Bone Tomahawk is a steady mix of Western and Horror smooshed together seamlessly. It has all the usual Western tropes, albeit reduced to their simplest and most realistic, but also adds in significant enough moments of gore and cannibalism to stick with you long after the film has ended. It's certainly not a film for the mainstream, which is probably why it coasted under the radar upon its release. It's a slow burn that takes the time to find humour, charm, and entertainment in the mundane. It's first act puts you right into late 1800s frontier America for the everyday civilian. Cowboys are literally just guys who heard cows, Sheriffs keep peace in a quiet town, bartenders struggle for custom, doctors tend to the sick and injured, and ex-military keep to themselves harbouring their own inner demons. Life is quiet and peaceful inside the town, but wild and dangerous outside.
The film opens with a guy's throat being sliced open, but not in the typical Hollywood fashion of a quick cut and blood spurting everywhere. It's like slicing through meat and bone. This pretty much sets the tone of the whole movie. It prefers gritty realism to anything else, without glamourising anything, and also doesn't shy away from it's more graphic moments. When someone is brutally murdered, they're really, brutally murdered. Slicing, stabbing, guts and blood. Bone Tomahawk is not for the squeamish or faint of heart.
But the realism also extends to frontier life. I've already mentioned how it portrays a quiet town in the off-season, and the every day civilians who inhabit it, but each character who gets focus is built in such a way that they're not just characters; they're believable personalities with backstorys, desires, and varying degrees of intelligence. The use of vocabulary alone not only transports us back to those times, but also speaks volumes to each character and their motivations.
The acting is top-notch across the board. Kurt Russell is Kurt Russell. He just oozes screen presence just by being there, and his Sheriff is both smart and patient, with his heart in the right place, and an awareness for those around him that makes him both intuitive as a Sheriff and empathic to his fellow men, no questions asked. His back-up deputy is played by Richard Jenkins with a gentle naivety that's hard not to love. He's old and chatty, but isn't too smart. Yet Jenkins manages to breathe such life into him that he never feels like the joke of the film, even though he's by far the most humorous character. Patrick Wilson's cowboy Arthur is the everyman of the group, and his broken leg throughout puts him in a unique position not often seen in movies. He's in pain almost perpetually, and the only thing that keeps him going is his determination to rescue his wife. He's heroic in the least heroic way, with no grand feats, limited by his injury, and relying entirely on his smarts to outwit the cannibals.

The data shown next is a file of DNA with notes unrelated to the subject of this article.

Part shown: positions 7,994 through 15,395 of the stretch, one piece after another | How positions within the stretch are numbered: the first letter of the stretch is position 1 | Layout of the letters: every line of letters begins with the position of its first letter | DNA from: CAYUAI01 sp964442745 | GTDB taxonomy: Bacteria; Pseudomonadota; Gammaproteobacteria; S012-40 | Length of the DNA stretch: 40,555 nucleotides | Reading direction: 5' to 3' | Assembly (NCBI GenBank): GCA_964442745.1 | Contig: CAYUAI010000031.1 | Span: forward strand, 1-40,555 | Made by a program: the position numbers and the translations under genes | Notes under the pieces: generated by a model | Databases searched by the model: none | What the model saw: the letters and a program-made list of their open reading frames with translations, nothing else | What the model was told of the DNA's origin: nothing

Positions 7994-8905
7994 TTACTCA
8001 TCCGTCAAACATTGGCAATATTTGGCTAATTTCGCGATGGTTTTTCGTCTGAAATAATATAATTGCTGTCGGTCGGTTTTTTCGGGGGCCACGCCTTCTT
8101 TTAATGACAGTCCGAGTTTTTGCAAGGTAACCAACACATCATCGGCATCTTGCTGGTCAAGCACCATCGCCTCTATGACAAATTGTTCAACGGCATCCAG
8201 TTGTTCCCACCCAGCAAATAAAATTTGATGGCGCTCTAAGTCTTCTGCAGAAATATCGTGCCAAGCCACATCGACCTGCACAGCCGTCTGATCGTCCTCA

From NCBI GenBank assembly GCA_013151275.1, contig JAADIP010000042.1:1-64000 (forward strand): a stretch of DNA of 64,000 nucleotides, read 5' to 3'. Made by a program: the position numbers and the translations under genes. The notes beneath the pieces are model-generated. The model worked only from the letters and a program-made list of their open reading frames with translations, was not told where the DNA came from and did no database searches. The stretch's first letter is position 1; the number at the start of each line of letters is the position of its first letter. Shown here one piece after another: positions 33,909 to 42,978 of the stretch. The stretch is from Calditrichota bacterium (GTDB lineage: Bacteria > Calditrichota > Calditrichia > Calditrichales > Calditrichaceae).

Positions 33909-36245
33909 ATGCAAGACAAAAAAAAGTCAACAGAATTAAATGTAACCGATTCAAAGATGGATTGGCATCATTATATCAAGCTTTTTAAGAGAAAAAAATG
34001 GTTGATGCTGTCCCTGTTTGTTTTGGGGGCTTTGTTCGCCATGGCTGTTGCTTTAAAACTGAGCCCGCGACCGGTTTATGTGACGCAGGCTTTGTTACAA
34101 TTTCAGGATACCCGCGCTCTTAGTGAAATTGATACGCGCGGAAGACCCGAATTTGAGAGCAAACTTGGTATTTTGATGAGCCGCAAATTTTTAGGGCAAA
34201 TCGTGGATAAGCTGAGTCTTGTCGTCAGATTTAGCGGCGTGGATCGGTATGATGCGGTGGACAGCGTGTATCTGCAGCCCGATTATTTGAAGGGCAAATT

Honestly, for me though, Matthew Fox's Brooder is probably the most engaging and interesting character. He's ex-military with a chip on his shoulder brought on by a tragic backstory that's never made a big deal of. For all intents and purposes, he should be the unlikable dick, but instead Fox gives him a charm and worldliness that makes him oddly likable. He never drifts into antagonism despite often holding views and attitudes in opposition to the other three, and while his pride and vanity would make him unpleasant company, they instead give him an edge that puts him at odds with everyone else. Matthew Fox really can act, and do it really well. He offers a better performance than his more esteemed co-stars, and that says a lot considering the company.
Bone Tomahawk also excels in it's more technical aspects as well. Sound design is extremely good, emphasising every moment, no matter how quiet, disturbing, or mundane. When a knife cuts into flesh, you can hear the piercing, the slicing, and bone grinding that takes place. When the wilderness is quiet, the subtle ambiance of birds and breeze gently caresses the background. The lack of a musical score (for the most part) gives these exceptional demonstrations of sound design a chance to be their own thing, and adds all kinds of suspense and intensity to moments that would otherwise be cheapened by music. When someone is suddenly hit with an arrow, phwomph. The unpredictability brought on by the lack of music adds so much.
Bone Tomahawk was a wonderful surprise. I'm not sure I'm in a rush to watch it again, not because of that death scene, but because the second act felt like it dragged maybe a little too long. There's only so long watching a guy limping in pain in the wilderness is entertaining. However, at the very moment I started to feel bored, it changed direction and kicked it up a notch. I give Bone Tomahawk a solid 8/10 for it's fantastic writing, well-executed horror, and acting performances of a lifetime. Would recommend, at least once.
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